This fire pit by EP Henry features bench seating and walls made of Dakota Blend Coventry Stone. (photo courtesy of EP Henry, www.ephenry.com)
Cavemen, cowboys and campers have always warmed to the notion of a communal fire.
Now, outdoor fire features are igniting on the home front, from chimineas and fire pits to fireplaces and cocktail tables that can be converted to fire bowls.
Masonry fireplaces have become an integral part of outdoor entertaining in the luxury home market. They’re frequently combined with such niceties as open-air kitchens and pizza ovens, says Tim Dewson, president of Dewson Construction Company in Wilmington.
“People are always looking for reasons to get outside and enjoy their yards,” he says. “A fireplace or a fire pit allows people to spend time outdoors earlier in the year and to extend the summer into fall.”
Carol Christensen, casual furniture buyer for Waterloo Gardens in Wilmington and three locations in Pennsylvania, says nearly all of the company’s upper-end hardscaping projects include a fire element.
“Gathering around the fire pit has become a social event,” Christensen says. “Couples can get together for drinks, and making s’mores is a great way to get your kids to spend time with you.”
For centuries, masonry was the only option for an outdoor fireplace. Recently, manufacturers introduced prefabricated fireboxes constructed from stainless steel. The boxes serve as a durable base for both wood-burning and gas fireplaces and cost about $1,500. The homeowner can then specify the surround to be built around the firebox, typically stone, brick or stucco.
Another innovation is “crystal fire,” a circular marble-top cocktail table that can be readily converted to either a wine cooler or a fire pit fueled with natural or propane gas.
“When you lift the lazy Susan in the middle, you can either put in ice for drinks or light a fire that glows through multi-colored glass,” Christensen says. “It’s absolutely stunning.”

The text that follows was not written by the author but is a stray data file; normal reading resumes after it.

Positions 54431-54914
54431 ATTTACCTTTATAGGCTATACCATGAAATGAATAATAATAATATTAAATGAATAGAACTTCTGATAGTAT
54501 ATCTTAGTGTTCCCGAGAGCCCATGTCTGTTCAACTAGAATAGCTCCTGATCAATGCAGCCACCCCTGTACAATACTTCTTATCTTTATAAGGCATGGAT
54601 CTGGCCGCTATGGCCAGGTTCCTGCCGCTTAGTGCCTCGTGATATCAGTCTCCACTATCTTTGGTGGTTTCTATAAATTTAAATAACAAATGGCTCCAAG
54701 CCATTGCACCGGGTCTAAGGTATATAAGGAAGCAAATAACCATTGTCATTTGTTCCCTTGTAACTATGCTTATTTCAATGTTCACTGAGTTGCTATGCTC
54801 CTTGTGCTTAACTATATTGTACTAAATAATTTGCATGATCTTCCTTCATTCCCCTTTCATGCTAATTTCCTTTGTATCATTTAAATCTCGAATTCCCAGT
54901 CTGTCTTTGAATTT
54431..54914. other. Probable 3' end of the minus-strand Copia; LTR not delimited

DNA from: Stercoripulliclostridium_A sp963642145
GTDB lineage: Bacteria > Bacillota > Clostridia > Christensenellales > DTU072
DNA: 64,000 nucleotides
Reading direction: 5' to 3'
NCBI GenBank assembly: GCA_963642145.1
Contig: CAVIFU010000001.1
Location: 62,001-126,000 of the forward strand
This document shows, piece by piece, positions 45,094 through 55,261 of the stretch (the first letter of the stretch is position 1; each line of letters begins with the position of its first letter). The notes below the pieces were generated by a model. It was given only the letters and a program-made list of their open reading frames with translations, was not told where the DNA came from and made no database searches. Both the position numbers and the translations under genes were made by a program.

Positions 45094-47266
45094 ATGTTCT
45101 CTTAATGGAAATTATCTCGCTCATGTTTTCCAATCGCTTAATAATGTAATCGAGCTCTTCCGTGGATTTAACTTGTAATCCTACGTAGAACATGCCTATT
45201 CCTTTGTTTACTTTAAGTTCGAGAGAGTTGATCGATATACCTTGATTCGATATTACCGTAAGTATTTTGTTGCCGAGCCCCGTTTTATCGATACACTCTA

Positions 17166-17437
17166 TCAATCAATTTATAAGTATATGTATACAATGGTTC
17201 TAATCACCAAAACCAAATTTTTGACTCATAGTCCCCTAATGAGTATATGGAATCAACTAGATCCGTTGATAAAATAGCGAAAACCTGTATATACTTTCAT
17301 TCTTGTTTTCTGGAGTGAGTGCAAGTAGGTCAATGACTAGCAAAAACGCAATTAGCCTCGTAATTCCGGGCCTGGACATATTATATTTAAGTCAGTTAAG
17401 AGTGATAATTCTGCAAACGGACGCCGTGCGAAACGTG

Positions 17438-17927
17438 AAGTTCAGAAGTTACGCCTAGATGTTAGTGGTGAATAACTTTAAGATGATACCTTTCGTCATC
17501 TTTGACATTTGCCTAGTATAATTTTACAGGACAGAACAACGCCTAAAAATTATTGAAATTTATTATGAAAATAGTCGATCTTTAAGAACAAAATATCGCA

Expect to pay about $1,500 for the unit. Christensen says the most popular configuration is to surround the table with four large, club-style patio chairs.
“In the morning, you can put your feet up on the table and read the newspaper,” she says. “It’s about enjoying the outdoors without having to compromise on comfort.”
Choosing a fire feature requires a balance of aesthetics, practicality and safety. The choice is sometimes dictated by local ordinances, so make certain to check before you begin a project.
First, consider the scale of your property, as well as your personal style of entertaining.
“A fireplace throws off a lot of heat,” Dewson says. “A fire pit is more like a place for toasting marshmallows.”
Both can be equipped with cast-iron racks for cooking. But before you toss on the steaks, be aware that spattered grease can stain the stonework.
Dewson has built free-standing fireplaces that warm veritable outdoor rooms, complete with built-in seating with storage for wood underneath and a pergola overhead.
The fireplace is almost always constructed from the same stone or brick as the house, with hardscaping in a complimentary or contrasting material. A recent project combines a fieldstone fireplace with a patio of bluestone, all accented with a medallion of antique pavers.
That project, designed by Zach Davis of Davis Young Associates in Yorklyn, includes such details as a chimneypot on top of the fireplace to mirror the one on the house. A salvaged mill stone serves as a raised hearth.
“When we design a fireplace for a stately home, we try to make it look old and substantial,” Davis says. “And we usually elevate the hearth so everyone can see the flame.”